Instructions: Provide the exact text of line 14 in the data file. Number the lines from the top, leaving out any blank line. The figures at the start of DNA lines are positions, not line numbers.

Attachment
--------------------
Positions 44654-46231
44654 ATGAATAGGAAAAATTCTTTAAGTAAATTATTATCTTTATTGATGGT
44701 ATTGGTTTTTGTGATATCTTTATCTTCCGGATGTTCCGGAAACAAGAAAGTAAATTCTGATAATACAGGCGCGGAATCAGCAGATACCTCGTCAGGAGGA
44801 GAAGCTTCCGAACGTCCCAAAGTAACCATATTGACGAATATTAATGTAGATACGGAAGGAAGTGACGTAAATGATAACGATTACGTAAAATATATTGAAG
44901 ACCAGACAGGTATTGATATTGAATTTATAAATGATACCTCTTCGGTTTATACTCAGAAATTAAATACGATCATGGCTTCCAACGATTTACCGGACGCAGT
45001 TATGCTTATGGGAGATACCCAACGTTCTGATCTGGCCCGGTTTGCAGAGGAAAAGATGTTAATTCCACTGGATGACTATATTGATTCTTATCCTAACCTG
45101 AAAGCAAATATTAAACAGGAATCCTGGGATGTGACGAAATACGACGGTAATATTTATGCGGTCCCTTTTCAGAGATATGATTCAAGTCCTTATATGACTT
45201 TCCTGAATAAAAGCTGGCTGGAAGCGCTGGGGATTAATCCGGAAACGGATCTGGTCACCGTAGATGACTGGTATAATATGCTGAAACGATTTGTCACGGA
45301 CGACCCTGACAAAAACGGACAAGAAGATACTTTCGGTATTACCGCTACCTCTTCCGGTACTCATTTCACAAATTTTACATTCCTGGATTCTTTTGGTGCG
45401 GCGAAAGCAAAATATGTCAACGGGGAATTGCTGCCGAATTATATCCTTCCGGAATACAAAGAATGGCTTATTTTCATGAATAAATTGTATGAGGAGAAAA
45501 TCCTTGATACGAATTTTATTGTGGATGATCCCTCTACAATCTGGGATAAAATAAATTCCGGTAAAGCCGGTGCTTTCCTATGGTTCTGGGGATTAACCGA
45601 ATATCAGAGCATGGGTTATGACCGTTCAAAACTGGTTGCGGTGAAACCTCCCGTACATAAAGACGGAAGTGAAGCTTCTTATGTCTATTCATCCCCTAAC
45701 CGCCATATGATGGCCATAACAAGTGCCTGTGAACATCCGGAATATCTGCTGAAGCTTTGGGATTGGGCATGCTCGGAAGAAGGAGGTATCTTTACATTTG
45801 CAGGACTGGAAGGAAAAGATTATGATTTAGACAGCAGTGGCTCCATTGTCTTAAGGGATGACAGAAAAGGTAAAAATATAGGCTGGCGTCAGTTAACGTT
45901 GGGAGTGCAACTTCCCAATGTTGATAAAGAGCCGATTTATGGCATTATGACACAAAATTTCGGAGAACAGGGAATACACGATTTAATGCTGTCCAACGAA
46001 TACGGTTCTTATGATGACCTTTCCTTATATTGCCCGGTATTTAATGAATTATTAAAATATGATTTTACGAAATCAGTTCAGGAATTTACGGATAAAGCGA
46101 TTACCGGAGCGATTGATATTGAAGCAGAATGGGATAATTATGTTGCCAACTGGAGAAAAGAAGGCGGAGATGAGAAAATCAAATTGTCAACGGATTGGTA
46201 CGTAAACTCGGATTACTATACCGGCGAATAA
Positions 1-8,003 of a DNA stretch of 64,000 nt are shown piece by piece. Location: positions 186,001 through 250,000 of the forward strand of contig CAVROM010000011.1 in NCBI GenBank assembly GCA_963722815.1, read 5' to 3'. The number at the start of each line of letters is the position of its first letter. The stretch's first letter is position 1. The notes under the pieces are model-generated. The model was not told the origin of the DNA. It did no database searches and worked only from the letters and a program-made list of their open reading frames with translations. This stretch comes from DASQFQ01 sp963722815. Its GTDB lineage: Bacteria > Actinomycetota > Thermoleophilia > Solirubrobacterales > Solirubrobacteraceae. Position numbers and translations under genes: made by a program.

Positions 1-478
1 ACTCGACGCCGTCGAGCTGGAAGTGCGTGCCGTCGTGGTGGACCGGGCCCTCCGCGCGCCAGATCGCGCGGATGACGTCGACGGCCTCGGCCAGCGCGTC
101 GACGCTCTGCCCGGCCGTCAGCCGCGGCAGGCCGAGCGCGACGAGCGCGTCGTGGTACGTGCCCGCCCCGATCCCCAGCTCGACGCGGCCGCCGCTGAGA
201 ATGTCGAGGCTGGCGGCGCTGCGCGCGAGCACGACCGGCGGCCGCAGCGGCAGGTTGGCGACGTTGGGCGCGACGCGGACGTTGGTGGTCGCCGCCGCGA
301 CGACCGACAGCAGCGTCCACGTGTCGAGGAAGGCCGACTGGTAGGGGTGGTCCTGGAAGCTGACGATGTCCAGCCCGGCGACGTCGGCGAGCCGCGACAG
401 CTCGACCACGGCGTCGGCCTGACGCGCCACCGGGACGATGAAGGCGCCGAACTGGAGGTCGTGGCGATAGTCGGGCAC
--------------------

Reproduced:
45801 CAGGACTGGAAGGAAAAGATTATGATTTAGACAGCAGTGGCTCCATTGTCTTAAGGGATGACAGAAAAGGTAAAAATATAGGCTGGCGTCAGTTAACGTT